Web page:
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Introduction
 Graphs provide a rich and powerful way to model relations in complex problems. Graphs can be used to model many real world problems, such as network and transport links.
 This week we will:
 Review basic graph terminology.
 Cover implementation details of different kinds of graphs.
 Study possible uses of graphs.

Definitions
 Vertex – a node in a graph
 Edge – link connecting two nodes (relationship)
 Adjacent – two nodes connected by an edge
 Undirected Graph  a graph in which the edges have no directional component. It is possible to move in both directions along an edge between two vertices
 Directed graph (digraph)  a graph in which the edges have directional components. It is possible to move from one vertex to the other only in the indicated direction
 Path – a sequence of distinct vertices, each adjacent to the next
 Cycle – a path containing at least three vertices such that the last vertex is adjacent to the first
 Connected graph – an undirected graph in which there is a path from any vertex to any other vertex
 Indegree – the indegree of a node is the number of edges that end at that node
 Outdegree – the outdegree of a node is the number of edges that start at that node
 Network – a graph in which the edges are weighted
 Weighted graph – a weighted graph is a graph with weights/cost assigned to each edge
 Graph – represents relationship among nodes, and is defined as a set of vertices (V) and a set of edges (E)

Adjacency
 Two nodes that have an edge connection between them are said to be adjacent. If the edge is directed then the adjacency will only be as dictated by the edge direction.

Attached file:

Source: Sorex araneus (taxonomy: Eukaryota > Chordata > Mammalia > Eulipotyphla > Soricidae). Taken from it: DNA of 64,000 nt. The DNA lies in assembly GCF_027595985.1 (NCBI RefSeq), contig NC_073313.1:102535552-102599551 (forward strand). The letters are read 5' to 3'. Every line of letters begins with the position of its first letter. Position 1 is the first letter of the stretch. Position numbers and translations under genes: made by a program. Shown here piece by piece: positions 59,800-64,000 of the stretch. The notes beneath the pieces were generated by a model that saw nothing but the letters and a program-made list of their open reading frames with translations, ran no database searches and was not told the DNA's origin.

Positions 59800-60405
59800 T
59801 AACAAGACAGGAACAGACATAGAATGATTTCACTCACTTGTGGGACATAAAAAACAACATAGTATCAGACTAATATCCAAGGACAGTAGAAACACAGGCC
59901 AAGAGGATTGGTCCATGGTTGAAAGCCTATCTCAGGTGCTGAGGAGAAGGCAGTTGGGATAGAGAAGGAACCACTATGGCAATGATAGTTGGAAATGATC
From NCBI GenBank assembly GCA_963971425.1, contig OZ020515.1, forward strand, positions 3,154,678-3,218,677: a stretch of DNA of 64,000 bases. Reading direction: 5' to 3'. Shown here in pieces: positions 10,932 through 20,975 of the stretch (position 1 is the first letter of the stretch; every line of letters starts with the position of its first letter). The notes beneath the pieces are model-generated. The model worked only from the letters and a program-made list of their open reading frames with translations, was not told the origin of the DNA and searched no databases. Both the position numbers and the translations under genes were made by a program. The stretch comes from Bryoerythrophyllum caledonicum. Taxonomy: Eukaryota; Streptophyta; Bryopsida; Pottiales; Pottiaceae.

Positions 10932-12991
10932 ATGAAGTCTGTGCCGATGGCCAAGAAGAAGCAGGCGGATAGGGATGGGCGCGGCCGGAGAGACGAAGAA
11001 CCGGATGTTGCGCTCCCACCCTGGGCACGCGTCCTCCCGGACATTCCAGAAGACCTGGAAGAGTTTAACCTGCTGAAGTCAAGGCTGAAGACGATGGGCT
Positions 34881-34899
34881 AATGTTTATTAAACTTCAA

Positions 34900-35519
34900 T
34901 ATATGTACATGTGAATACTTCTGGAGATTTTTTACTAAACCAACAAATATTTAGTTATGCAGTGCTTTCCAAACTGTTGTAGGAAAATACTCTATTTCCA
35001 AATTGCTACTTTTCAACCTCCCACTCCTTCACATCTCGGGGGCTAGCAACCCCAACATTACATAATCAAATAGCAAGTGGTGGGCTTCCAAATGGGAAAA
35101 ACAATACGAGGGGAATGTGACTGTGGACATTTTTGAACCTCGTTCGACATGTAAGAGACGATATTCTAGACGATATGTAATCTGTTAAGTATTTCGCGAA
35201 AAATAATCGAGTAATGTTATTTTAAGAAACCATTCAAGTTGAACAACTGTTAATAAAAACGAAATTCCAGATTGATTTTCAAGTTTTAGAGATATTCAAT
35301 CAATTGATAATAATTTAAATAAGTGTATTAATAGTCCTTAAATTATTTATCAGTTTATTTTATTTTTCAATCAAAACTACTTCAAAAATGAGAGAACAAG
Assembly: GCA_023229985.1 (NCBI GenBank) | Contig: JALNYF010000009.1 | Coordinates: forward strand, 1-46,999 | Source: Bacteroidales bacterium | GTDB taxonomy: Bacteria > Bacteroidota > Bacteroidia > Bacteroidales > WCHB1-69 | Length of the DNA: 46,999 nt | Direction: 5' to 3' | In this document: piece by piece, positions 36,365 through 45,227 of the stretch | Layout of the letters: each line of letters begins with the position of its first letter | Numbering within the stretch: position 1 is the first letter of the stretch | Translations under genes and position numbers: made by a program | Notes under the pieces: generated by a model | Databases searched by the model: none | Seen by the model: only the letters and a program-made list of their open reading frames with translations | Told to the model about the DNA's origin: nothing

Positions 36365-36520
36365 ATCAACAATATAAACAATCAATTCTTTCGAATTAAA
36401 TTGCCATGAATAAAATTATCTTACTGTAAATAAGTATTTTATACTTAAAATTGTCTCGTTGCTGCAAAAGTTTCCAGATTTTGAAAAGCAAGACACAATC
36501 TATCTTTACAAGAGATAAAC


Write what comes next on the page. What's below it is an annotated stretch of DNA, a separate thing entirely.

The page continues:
Vertices
 The vertices in the graph above can be represented as,
 $$ V = \{0, 1, 2, 3, 4, 5, 6 \} $$
 Edges
 The edges in the graph can be represented as:
 $$ E = \{\{0, 1\}, \{0, 5\}, \{0, 6\}, \{1, 2\}, \{1, 3\}, \{1, 5\}, \{2, 6\}, \{3, 2\}, \{4, 3\}, \{5, 3\}, \{6, 5\}\} $$
 Indegree and Outdegree
 In and Outdegree for few of the vertices are as shown:
 Adjacency
 For the above graph, the vertices adjacent to vertex 5 is vertex 3 and those adjacent to vertex 1 are {2, 3, 5}.
 Undirected graphs
 In an undirected graph it is possible to move in both directions along an edge between two vertices.
 Vertices
 Each vertex is part of the set V of vertices in the graph
 $$ V = \{0,1,2,3,4, 5, 6\} $$
 Edges
 Each edge can be represented as a pair of vertices
 $$ E = \{\{0, 1\}, \{0, 5\}, \{0, 6\}, \{1, 2\}, \{1, 3\}, \{1, 5\}, \{2, 6\}, \{3, 2\}, \{4, 3\}, \{5, 3\}, \{6, 5\}\} $$
 Adjacency
 For the above graph, the vertices adjacent to vertex 5 are {0, 1, 3, 6} and those adjacent to vertex 1 are {0, 2, 3, 5}.
An Example Digraph (directed graph) 
Graph ADT Operations

addVertex( )  creates a new vertex addEdge( )  creates a new edge removeVertex( )  removes the vertex and its associated edges removeEdge( )  removes the edge vertexSize( )  returns the number of vertices in the graph edgeSize( )  returns the number of edges in the graph inDegree( )  returns number of incoming edges to a vertex outDegree( )  returns the number of outgoing edges from a vertex adjacent( )  checks if the given vertices are adjacent


Graph Representation